She’s also had the chance to work with a host of talented collaborators. Besides contributions from the aforementioned Yeah Yeah Yeahs, Master features production work from Switch, Q-Tip, TV on the Radio’s Dave Sitek and Diplo, among others. White sees herself as a sort of master of ceremonies, a curator who knows what she wants from each collaborator.
“I’m driving the process, so it’s not like I’m an artist who’s bouncing around from producer to producer and doing what it is that a producer does,” she says. “What I’m doing is inviting a bunch of different producers into my creative world to add in what their strength is and kind of inviting them to step outside of what they’re normally doing and to do something special in the context of my vision.
“My role is that I’m sort of a curator, and I pick a producer for what is needed on each song,” she continues. “That’s why there are often three different producers on a track — they’re coming in to do a very specific thing.”
Yet don’t think things come too easily for White, a restless artist who is determined to keep pushing the limits of Pop music in a current landscape that doesn’t necessarily reward those with distinctive visions.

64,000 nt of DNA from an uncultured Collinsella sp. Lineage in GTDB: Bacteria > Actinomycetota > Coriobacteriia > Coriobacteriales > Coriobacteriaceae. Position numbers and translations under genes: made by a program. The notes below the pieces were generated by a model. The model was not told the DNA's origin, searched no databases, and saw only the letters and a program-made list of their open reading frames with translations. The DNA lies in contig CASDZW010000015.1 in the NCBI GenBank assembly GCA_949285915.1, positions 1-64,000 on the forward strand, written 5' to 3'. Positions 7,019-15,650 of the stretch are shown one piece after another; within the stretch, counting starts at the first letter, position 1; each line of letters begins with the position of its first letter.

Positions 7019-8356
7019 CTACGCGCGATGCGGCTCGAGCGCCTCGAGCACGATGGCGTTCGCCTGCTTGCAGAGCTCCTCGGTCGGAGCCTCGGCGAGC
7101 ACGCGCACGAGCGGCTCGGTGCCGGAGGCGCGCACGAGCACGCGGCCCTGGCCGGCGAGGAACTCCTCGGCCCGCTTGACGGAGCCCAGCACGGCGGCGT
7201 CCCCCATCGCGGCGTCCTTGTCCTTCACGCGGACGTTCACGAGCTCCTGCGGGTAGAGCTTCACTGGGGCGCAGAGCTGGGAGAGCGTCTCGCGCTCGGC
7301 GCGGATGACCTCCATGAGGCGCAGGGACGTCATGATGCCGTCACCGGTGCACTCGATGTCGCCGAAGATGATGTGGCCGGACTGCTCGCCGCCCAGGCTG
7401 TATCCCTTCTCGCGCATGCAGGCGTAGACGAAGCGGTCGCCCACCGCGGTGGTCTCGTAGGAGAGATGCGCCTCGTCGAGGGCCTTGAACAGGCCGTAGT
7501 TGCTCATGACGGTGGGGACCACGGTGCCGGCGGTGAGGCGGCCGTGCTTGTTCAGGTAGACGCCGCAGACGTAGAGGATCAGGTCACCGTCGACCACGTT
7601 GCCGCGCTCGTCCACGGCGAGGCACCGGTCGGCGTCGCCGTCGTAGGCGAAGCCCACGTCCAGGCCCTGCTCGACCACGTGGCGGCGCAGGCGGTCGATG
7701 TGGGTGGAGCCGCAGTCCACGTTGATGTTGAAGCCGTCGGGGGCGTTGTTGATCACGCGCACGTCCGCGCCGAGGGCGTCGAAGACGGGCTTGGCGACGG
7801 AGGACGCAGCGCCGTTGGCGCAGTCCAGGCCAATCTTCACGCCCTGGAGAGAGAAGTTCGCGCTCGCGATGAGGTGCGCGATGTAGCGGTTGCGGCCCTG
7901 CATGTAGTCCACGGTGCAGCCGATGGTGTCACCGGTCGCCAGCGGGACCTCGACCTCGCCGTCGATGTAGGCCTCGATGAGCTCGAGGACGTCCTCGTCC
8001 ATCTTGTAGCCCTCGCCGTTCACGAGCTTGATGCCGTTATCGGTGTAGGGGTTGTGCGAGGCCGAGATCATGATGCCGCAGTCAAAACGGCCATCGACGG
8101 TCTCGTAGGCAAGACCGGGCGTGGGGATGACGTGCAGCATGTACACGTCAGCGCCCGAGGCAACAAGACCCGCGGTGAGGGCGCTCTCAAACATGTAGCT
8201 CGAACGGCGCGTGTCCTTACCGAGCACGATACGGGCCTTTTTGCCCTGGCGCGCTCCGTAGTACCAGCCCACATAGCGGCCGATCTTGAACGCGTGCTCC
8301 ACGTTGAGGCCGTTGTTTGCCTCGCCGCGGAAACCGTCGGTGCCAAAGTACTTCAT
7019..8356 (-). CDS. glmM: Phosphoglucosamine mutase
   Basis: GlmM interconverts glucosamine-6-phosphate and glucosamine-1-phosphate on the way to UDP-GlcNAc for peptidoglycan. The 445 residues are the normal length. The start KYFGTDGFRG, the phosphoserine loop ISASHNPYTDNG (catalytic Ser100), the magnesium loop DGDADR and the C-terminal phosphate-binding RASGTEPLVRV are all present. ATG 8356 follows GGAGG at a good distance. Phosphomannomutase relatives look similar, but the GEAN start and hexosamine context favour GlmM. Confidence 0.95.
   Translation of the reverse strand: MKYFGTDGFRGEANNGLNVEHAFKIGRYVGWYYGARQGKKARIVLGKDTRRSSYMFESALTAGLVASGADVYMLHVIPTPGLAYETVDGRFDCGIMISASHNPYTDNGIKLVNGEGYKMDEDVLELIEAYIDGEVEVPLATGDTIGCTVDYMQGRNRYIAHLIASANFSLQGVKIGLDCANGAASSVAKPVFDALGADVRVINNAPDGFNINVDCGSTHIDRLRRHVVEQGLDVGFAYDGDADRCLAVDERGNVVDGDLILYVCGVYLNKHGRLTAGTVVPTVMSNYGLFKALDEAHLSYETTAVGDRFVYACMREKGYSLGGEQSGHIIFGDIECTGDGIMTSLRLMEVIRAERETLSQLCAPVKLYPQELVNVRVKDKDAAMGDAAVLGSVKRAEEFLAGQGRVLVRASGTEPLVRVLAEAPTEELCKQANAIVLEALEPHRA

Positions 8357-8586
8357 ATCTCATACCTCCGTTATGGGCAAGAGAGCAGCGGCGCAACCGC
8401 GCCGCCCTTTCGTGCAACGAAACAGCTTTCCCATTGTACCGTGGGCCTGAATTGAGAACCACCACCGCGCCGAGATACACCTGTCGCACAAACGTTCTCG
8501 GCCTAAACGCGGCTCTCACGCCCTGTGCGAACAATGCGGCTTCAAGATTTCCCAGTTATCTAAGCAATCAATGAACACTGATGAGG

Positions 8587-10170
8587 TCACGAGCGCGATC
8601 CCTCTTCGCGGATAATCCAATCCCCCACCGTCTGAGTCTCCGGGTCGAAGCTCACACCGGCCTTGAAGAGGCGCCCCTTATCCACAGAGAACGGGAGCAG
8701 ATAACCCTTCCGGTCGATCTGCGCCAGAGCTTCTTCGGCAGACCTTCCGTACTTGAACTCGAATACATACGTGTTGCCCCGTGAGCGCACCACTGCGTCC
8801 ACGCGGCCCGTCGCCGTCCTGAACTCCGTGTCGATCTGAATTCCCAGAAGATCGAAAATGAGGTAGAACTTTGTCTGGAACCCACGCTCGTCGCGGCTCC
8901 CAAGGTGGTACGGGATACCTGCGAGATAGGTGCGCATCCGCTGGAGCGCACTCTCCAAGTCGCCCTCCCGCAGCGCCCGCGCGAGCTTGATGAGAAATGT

“I want Pop music to be good music, and I don’t think that it should be a conflict, so I’m trying to make good music that still has a Pop sensibility,” she says. “Unfortunately a lot of Pop music isn’t artful right now. Quality in general across the board in our culture has gone down, especially in anything art-related — it’s always industry over artistry right now. The economy is really bad. Everybody’s really focused on the bottom line, and they don’t take many risks as far as the record industry.”
White cites the 1980s as a high-water mark in Pop music and as a big influence on what she’s trying to do today.
“There was so much different kind of music that was considered Pop,” she says. “It was an ideal situation when you have good music that’s considered mainstream Pop music but it’s so varied as well, and they played it all on the radio. That’s how I remember the ’80s. I was a kid, so if I were a musician during that time I might have a different picture of it, but I know that I heard everything from Prince to The Police to Devo to The Clash to Blondie to Peter Gabriel. There was just great music on the radio.”
While White’s kaleidoscopic cultural acumen and diverse background have no doubt informed everything she does as Santigold, her approach to music is actually more organic than it might seem.
“My most creative time is right when I
wake up; I get my ideas through all my senses, expect for taste — I
don’t taste my ideas,” she says, laughing. “I write melodies first, and
the melodies sound like words. I write the lyrics off what it sounds
like and the meaning comes through as I’m listening. So it’s not like,
‘I want to write a song about this.’ It’s a really intuitive process in
the way it comes to me.”